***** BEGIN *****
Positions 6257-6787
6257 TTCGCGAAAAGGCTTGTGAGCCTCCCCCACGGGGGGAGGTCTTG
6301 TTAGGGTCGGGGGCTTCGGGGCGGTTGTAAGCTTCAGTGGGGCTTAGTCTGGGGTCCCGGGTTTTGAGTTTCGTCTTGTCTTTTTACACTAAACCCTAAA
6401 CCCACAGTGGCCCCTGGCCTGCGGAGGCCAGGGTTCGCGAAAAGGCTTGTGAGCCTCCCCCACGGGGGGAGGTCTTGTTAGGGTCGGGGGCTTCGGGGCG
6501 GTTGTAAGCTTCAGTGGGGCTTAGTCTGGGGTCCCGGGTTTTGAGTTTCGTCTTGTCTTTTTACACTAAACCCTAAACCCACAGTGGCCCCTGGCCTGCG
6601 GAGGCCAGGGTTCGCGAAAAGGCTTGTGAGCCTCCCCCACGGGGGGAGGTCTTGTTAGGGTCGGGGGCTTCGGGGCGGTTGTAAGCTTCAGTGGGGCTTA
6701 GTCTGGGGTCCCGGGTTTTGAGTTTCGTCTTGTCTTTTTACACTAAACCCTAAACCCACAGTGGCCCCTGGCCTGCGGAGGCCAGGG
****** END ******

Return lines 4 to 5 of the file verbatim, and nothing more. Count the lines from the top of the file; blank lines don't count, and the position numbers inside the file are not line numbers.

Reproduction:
6401 CCCACAGTGGCCCCTGGCCTGCGGAGGCCAGGGTTCGCGAAAAGGCTTGTGAGCCTCCCCCACGGGGGGAGGTCTTGTTAGGGTCGGGGGCTTCGGGGCG
6501 GTTGTAAGCTTCAGTGGGGCTTAGTCTGGGGTCCCGGGTTTTGAGTTTCGTCTTGTCTTTTTACACTAAACCCTAAACCCACAGTGGCCCCTGGCCTGCG